Common sense fail! Woke California school boards BAN teachers from giving D and F grades and will instead offer students chance to try work again or mark it as ‘incomplete’ in a bid to help black, Latino and low-income students during the pandemic
- LA, Oakland, Sacramento and Santa Ana are among the districts trialing the new system
- D and F grades will no longer be issued, and instead students will be given fresh opportunities to take the tests or complete the work
- Supporters say that it is necessary to reduce the trauma from the pandemic and support students in need, with black and Latino students more affected
- Critics say that it is ‘lying’ to students, dumbing down, and reducing their ability to function in the wider world
- In October 2020 both San Diego and New York City school districts announced they were allowing schools to get rid of D and F grades
- They said it was to level the playing field as a result of the pandemic – although San Diego said they had been considering the plan since 2018
High school students studying in some of California’s largest school districts will no longer be given a D or F grade for poor work, and will instead be allowed to take the tests or complete the work again.
The new system has been introduced due to the pandemic, with supporters arguing that it reduces the stress levels for already-traumatized and unsettled students.
Proponents say it will particularly help black, Latino and lower-income students, who have statistically been disproportionately affected by pandemic upheaval to school routines.
Critics say that it dumbs down education, leaving students unequipped to cope with the harsh realities of the modern world.
The scheme was first reported at the beginning of this month by Ed Source.
A student is seen on March 24 taking her exam at St Anthony Catholic High School in Long Beach, California. Several California school districts have now decided to get rid of D and F grades
Nidya Baez, assistant principal at Fremont High in Oakland Unified (right) and Devin Vodicka, chief executive of the Learning-Centered Collaborative, have both backed the scheme to get rid of D and F grades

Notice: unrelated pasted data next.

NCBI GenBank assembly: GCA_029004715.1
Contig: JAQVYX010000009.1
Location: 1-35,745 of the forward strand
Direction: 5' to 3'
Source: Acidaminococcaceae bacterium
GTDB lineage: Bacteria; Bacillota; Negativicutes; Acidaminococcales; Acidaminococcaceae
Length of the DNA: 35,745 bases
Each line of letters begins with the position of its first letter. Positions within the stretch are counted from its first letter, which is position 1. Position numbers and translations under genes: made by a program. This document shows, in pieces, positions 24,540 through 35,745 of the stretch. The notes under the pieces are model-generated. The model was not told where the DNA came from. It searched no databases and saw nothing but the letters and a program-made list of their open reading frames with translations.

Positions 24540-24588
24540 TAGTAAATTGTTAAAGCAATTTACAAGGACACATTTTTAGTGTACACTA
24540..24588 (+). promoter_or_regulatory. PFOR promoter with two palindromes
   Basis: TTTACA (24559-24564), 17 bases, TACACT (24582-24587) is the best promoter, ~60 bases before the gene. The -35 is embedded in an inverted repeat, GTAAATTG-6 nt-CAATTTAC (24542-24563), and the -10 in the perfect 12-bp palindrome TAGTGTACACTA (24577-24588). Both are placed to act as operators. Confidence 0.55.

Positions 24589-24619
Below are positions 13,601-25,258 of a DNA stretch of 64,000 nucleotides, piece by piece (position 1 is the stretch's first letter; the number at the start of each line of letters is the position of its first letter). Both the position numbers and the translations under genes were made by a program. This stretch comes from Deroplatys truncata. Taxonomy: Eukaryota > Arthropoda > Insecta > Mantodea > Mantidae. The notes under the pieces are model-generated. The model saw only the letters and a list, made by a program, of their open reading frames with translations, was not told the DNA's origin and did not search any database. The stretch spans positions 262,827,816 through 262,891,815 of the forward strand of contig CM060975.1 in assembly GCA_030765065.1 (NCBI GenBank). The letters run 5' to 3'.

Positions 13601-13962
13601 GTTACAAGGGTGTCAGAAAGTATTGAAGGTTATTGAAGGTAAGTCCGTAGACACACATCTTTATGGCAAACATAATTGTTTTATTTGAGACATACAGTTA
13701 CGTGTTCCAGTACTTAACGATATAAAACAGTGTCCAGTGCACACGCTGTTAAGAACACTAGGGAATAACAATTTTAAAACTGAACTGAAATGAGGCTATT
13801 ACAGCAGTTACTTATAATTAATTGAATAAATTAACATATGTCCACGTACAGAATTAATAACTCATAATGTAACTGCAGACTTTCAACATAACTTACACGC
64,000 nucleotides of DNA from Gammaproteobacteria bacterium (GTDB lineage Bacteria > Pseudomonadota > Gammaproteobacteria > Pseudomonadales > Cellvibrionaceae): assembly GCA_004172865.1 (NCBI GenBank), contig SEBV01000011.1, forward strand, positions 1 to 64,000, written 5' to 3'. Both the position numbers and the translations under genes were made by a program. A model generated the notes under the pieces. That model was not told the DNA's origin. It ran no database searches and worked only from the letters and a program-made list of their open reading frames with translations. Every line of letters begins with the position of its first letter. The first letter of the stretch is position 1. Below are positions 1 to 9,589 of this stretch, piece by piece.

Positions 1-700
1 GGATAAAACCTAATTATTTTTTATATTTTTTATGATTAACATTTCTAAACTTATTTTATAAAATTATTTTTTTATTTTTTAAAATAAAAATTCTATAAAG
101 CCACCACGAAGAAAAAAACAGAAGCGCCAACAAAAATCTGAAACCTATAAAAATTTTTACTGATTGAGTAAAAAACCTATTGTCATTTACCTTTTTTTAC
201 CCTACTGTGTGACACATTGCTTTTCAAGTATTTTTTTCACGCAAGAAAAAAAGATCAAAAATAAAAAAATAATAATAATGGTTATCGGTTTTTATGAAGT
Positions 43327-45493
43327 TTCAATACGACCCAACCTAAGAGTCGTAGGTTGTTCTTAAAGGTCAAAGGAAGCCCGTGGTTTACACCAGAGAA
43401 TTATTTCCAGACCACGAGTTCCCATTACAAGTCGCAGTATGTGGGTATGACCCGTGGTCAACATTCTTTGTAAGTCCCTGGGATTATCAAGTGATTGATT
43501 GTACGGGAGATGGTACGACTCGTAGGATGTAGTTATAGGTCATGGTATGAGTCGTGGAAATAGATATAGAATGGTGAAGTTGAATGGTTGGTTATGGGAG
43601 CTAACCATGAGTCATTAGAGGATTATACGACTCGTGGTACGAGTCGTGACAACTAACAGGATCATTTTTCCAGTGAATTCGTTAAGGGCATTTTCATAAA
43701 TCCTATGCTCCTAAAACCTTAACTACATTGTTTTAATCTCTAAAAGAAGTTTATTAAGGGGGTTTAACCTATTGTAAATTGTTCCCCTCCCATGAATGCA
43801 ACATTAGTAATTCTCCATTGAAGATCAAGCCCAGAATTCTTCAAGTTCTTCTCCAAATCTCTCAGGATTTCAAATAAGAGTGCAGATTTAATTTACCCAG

Los Angeles Unified, Oakland Unified, Sacramento City Unified and Santa Ana are among the school districts trialing the new way of marking, the site reported.
‘Our hope is that students begin to see school as a place of learning, where they can take risks and learn from mistakes, instead of a place of compliance,’ said Nidya Baez, assistant principal at Fremont High in Oakland Unified.
She told the site: ‘Right now, we have a system where we give a million points for a million pieces of paper that students turn in, without much attention to what they’re actually learning.’
The new system is known as ‘competency-based learning’.
Devin Vodicka, a former superintendent of Vista Unified in San Diego County and chief executive of the Learner-Centered Collaborative, which promotes competency-based learning, told Ed Source that the new system helped prepare students for the wider world.
‘We need a system that gets beyond the institutional model and provides more meaningful feedback for students,’ Vodicka said.
‘The future is going to require less focus on time and more focus on what we can do and contribute, and the quality of our performance. We need to prepare our students for this.’
Students in Sacramento School District are seen in class. Sacramento is among those to get rid of classic grading systems
Another supporter, Patricia Russell, of the Mastery Transcript Consortium, said that 400 school districts have now joined their organization, which promotes alternatives to grades.
Patricia Russell’s organization supports school districts that want to move away from traditional grading systems